College Without High School: A Teenager’s Guide to Skipping High School and Going to College

High school can be boring. High school curriculum can be frustrating and out of touch. So what is the answer for young people whose creativity, bright ideas, and boundless energy are being stifled in that over-scheduled and grade-driven environment? What would you do if you could go to college without going to high school? Would you travel abroad, spend late nights writing a novel, volunteer in an emergency room, or build your own company?

Debt-Free U: How I Paid for an Outstanding College Education Without Loans, Scholarships, or Mooching off My Parents

These days, most people assume you need to pay a boatload of money for a quality college education. As a result, students and their parents are willing to go into years of debt and potentially sabotage their entire financial futures just to get a fancy name on their diploma.

But Zac Bissonnette is walking proof that this assumption is not only false, but dangerous-a class con game designed to rip you off and doom your student to a post-graduation life of near poverty .

Cracking College Affordability

At some point, all of us will find ourselves facing the challenge of understanding and navigating the labyrinth of college financing. It’s a topic that is not very well understood by most people, unfamiliar to many and intimidating for almost all. “Cracking College Affordability” attempts to demystify this complex topic and make it easier to understand by starting from the fundamental building blocks, explaining each one of them and laying out how all of them fit together.

Paying for College Without Going Broke, 2010 Edition (College Admissions Guides)

As the price of college tuition steadily increases, paying for it requires strategies to maximize financial aid and minimize costs. Paying for College Without Going Broke, 2010 Edition is thoroughly revised and updated to reflect current economic uncertainties and to take the stress, confusion, and guess-work out of applying for financial aid.

 

Even on Your Salary: The Single Parent’s Guide to Providing for College

Every year, thousands of students are forced to postpone their education due to household finances. As overwhelming as the college experience can be, its anxiety intensifies for the single parent looking to send their child to college on an annual salary of $50,000 or less. Even on Your Salary is designed to reduce the stress associated with both the financial burden as well as the entire college experience.

10-year-old college sophomore

10-year-old college sophomore

Maybe the homeschooling didn’t have much to do with this. But this kid is very philosophical and wise for his age.

Moshe Kai Cavalin likes to tell about the time his father took him to take his college entrance test. The administrators told his dad he couldn’t bring an 8-year-old with him into the test room. His father told them the boy was going in alone — because he was the one taking the test. Read more…

Who better to teach about unschooling?

Who better to teach about unschooling?

An unschooler named Andi wrote this comprehensive how-to on unschooling aka”worldschooling.” It’s fairly balanced and informative for anyone who’s considering homeschooling or unschooling. You can even add to parts of it.

Hi, I’m Andi. I wrote this lens. (In case you don’t know, a ‘lens’ is Squidoo’s name for a user-made page about a topic.)
From the time I was six, I was homeschooled. From the time I was twelve, I was worldschooled. Then, this spring, I graduated.
So I’ve been through the whole thing – all the way until I was accepted into my top choice college and awarded 60% tuition in grants.
And you know what? You can do it too. You can follow your interests during your teens years and have an incredible launch into your adult life.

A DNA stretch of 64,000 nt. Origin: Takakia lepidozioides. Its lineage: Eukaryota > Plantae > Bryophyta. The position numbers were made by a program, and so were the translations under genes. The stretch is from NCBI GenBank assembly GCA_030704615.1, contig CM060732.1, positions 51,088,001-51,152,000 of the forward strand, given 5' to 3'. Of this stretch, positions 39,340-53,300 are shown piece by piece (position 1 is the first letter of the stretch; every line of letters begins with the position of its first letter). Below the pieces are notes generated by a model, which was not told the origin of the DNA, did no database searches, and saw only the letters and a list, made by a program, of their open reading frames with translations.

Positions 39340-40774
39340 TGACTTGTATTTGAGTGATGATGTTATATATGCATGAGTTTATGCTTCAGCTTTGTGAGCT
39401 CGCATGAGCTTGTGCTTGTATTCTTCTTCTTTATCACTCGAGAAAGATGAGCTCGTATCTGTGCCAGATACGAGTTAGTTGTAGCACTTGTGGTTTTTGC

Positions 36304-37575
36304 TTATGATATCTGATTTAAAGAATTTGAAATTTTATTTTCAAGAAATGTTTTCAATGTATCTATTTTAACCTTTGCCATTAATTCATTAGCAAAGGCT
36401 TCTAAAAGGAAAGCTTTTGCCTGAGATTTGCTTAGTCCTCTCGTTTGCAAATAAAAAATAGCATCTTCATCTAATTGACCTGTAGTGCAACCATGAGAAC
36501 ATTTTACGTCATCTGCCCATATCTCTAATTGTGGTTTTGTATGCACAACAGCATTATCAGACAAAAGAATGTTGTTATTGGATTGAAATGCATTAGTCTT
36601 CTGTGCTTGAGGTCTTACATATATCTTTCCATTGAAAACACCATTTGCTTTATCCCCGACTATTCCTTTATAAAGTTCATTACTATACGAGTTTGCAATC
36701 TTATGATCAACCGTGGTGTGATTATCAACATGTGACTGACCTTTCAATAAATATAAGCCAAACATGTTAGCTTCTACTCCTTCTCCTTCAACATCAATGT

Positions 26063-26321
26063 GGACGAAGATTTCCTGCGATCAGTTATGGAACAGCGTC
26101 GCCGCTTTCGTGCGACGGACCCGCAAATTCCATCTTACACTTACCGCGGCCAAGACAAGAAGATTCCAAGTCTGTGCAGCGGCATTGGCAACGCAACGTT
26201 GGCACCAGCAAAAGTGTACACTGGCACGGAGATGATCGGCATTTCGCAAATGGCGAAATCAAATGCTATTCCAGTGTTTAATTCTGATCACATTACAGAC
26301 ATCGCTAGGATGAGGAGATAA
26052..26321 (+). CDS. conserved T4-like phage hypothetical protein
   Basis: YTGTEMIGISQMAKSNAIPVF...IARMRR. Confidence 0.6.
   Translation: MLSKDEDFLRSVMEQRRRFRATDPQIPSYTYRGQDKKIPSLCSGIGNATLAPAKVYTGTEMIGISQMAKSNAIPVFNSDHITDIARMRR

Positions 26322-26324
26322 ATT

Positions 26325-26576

That’s what this lens is about. Read more…

Homeschooler courted by top universities

Homeschooler courted by top universities

In what has been called the most competitive year ever for college admissions, Chelsea Link defied the odds to get accepted into Yale. Then Harvard.
Then came the fat envelopes from Princeton, Columbia, University of Chicago, Stanford and Northwestern University.
Making that feat still more extraordinary, Link has been home-schooled since age 5. Read more…

Homeschooler ahead of his time

Homeschooler ahead of his time

FERGUS FALLS, Minn. – By day, Neil Turner tackles academic research papers on topics like the biblical accuracy of carbon dating.
At night, the college freshman sometimes needs to be reminded to brush his teeth.
He’s still 13, after all. Read more…

College Night for homeschoolers

College Night for homeschoolers

BEDFORD — Seven students sat around Anne Gebhart’s dining room table, with maps and folders strewn in front of them.
Gebhart, 40, directed the children, ages 6 to 11, in learning the nation’s state capitals. For the younger students, it represented new information. For the older ones, just a review. Read more…

Homeschooled student ears full-ride scholarship

Homeschooled student ears full-ride scholarship

CHARLESTON — A book by German philosopher Martin Heidegger sits open on the coffee table in front of the fireplace at Peter Borah’s home.
It’s weighty material for someone like Borah, who’s high school age, but he says spending time poring over such works is a valuable opportunity for him.
“There’s just no time to read a German philosopher in school,” he said, explaining that having the chance to read Heidegger’s book is one thing he likes about being schooled at home. “It’s given me opportunities to explore things that I’m interested in and to work at my own pace.” Read more…

Homeschoolers Rally to Make Pro-Life/Pro-Family Movie

Homeschoolers Rally to Make Pro-Life/Pro-Family Movie

From the press release below, PH College is backing this effort.

With a tiny budget and cast and crew of homeschool students, Advent Film Group (AFG) begins “pickup” filming of its first movie, “Come What May” for a week on location at Purcellville, Virginia in late January 2008. During a special AFG Film Day on January 30th, a contingent of homeschool families from across the country will join the set, some from as far away as Oregon and Texas. Read more…

Can homeschooled children get into good colleges?